Dir. Marius Thomsen (2002)
The gas masked killer is back, this time with a new, even more insane friend.
Made in 2002, Knochenwald 2 is clearly a love letter to the bloody slasher films of the 80’s, with a lot more gore than is the standard. The kills are almost continuous, and ridiculously over the top. There are many parallels between Knochenwald and other films of its ilk, and that’s not a bad thing. However, with a killer who seems to be a combination of the stoic, masked Jason Voorhees, with the garb and mental-hospital backstory of Michael Myers, this film really could’ve benefited from a more serious tone.
Knochenwald 2 is about a killer who dresses in work clothes and wears a gas mask. He was a mental patient who, after having a brain “operation” (and I mean that in the loosest sense: a “doctor” operates on him while he’s awake, using a scalpel to cut random pieces of his brain out), becomes a crazy, unstoppable killing machine. He is joined by another madman, who shares his thirst for blood and sensible clothing. They go on a rampage through the countryside, killing pretty much anyone who comes their way, and some who don’t. Eventually, the killer catches up to the doctor who operated on him, and all hell breaks loose.
A series known for its over the top, often cheesily unrealistic gore, the second film in the Knochenwald series maintains that standard. It’s really more of a horror comedy, but, unfortunately, like the vast majority of films that fall into that category, the juvenile humor makes it not a comedy, and the lack of coherent scares makes it not much a horror movie either. You do have to hand it to this group of filmmakers, though.
They’re clearly learning as they go along. The third film has a lot more kills, and uses its cache of weapons much more creatively, but there’s a lot of creativity in this film as well. The killer mainly uses a machete, but he also uses logs, knives, guns, and even his hands at different points in the film. These filmmakers have created a trilogy of bizarre, gory horror flicks on what is clearly a shoestring budget. They’re using what they’ve learned from previous films in new and innovative ways, upping their game with each subsequent film.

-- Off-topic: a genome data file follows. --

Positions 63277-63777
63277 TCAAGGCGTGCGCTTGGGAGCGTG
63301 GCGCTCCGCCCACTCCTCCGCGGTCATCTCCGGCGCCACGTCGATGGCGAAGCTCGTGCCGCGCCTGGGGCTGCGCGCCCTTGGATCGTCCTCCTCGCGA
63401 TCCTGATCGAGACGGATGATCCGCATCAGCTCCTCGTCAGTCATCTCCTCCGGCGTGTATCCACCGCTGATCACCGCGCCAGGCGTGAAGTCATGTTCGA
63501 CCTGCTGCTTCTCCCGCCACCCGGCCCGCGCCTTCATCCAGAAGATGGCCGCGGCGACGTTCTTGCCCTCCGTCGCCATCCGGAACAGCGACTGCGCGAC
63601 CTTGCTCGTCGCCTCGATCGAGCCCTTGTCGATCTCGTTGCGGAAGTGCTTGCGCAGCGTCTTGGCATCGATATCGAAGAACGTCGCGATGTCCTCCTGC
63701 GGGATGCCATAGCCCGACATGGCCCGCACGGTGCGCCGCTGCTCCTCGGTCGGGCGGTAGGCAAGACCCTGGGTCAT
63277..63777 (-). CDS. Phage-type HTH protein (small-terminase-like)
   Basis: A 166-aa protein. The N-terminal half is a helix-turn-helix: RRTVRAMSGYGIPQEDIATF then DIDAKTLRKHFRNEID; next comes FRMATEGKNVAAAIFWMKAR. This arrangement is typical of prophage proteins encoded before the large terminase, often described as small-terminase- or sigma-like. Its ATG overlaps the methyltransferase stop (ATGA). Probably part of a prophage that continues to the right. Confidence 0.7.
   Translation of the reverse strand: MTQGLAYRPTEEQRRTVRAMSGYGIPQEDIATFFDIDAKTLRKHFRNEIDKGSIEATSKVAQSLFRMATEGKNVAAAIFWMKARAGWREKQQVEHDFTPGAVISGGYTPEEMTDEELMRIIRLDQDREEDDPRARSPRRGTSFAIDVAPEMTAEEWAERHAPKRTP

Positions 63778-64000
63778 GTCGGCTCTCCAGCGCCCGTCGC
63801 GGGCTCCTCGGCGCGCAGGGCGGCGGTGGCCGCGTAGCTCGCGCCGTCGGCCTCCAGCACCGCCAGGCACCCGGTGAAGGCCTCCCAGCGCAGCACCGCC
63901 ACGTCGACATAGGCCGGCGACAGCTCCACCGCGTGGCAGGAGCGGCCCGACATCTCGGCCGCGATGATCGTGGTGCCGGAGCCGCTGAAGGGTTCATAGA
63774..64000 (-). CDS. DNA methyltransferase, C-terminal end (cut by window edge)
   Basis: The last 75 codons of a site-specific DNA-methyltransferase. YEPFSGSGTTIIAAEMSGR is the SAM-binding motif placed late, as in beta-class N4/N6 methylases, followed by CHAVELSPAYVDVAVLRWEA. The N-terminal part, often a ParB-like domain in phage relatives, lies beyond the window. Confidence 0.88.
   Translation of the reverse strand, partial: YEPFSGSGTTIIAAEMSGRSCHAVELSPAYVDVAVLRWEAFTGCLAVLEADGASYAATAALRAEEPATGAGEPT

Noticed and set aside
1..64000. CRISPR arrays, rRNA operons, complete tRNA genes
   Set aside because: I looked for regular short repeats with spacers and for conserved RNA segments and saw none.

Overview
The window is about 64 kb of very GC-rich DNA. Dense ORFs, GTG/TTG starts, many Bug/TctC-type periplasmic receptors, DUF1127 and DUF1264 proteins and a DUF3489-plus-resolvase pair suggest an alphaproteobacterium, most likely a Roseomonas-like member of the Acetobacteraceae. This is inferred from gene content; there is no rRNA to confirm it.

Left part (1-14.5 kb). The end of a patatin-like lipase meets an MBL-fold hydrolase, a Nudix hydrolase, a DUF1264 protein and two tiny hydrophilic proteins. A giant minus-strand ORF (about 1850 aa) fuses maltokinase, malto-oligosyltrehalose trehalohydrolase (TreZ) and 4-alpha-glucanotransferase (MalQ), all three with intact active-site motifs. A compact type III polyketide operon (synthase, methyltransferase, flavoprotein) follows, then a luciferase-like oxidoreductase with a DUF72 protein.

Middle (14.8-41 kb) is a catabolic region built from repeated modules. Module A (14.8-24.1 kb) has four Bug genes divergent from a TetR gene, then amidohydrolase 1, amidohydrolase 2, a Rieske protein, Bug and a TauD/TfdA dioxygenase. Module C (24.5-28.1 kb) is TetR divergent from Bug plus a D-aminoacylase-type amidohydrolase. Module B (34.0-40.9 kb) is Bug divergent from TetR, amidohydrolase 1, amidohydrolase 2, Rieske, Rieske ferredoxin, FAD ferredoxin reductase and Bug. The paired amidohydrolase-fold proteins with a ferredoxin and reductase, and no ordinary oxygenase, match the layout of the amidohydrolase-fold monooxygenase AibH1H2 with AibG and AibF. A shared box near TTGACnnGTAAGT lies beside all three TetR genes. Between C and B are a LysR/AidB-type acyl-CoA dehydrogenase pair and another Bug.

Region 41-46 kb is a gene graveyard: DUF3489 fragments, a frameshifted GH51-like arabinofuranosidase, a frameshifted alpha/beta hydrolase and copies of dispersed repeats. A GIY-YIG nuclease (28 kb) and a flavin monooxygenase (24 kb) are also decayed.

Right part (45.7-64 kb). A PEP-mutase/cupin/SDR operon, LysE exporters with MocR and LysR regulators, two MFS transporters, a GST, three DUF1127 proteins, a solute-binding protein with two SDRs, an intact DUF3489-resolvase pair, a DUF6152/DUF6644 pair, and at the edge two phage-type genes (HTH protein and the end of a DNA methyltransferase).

One interesting thing about Knochenwald is that it doesn’t shy away from its ridiculous special effects. Long, lingering shots of clearly fake dead bodies, slow motion kills where the live victim is replaced by a dummy halfway through, and tons of body parts that were bought from the Halloween store give us an insanely unrealistic effects catalog. It’s obviously meant to be exactly what it is. We are supposed to know its cheesy, and we undoubtedly do. That is more self-awareness than most of Hollywood seems capable on a film by film basis. And make no mistake, Knochenwald, like most low-budget horror film series, has its fans.
It manages to be both cheesy, ridiculous, and endearing all at the same time. Even though it was made in 2002, this could’ve easily been a film from 30 years ago. While that would be a huge criticism for a lot of films, bloody, disgusting horror films take that more as a compliment than an insult.
In a genre that most fans, at least until recently, had seen better days and was perhaps on its last legs, films like this bring it back home to where it should be.It’s not existential horror. It’s not going to make you look over your shoulder to see what’s bumping in the night behind you. And it’s not going to be something that’s going to keep you up at night. But it’s fun. And honestly, what else is horror supposed to be?